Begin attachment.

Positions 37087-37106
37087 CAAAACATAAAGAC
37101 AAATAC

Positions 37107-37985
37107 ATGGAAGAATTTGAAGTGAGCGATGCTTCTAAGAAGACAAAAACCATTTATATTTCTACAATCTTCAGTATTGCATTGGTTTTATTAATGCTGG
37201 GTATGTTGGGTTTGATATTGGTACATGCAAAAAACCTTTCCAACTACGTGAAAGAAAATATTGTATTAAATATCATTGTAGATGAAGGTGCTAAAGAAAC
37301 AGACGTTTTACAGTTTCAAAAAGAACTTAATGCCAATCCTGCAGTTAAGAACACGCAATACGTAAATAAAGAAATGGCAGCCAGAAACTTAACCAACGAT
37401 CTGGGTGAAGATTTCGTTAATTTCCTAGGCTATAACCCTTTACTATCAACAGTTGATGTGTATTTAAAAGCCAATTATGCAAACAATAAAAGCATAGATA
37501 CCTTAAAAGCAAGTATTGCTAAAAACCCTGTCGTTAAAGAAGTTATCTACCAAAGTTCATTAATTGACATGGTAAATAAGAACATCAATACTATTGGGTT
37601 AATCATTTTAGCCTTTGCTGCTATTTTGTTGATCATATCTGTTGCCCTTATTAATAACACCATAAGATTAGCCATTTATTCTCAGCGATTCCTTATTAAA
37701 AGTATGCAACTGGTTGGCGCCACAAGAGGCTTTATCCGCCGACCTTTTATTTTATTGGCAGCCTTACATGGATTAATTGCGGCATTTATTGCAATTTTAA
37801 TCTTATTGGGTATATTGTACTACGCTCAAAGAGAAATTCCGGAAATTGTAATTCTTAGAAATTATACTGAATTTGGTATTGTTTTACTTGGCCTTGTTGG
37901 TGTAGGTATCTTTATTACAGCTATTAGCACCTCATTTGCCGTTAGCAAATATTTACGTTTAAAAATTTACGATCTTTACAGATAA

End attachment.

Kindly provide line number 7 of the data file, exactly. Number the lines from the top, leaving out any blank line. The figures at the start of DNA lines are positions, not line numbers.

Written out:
37301 AGACGTTTTACAGTTTCAAAAAGAACTTAATGCCAATCCTGCAGTTAAGAACACGCAATACGTAAATAAAGAAATGGCAGCCAGAAACTTAACCAACGAT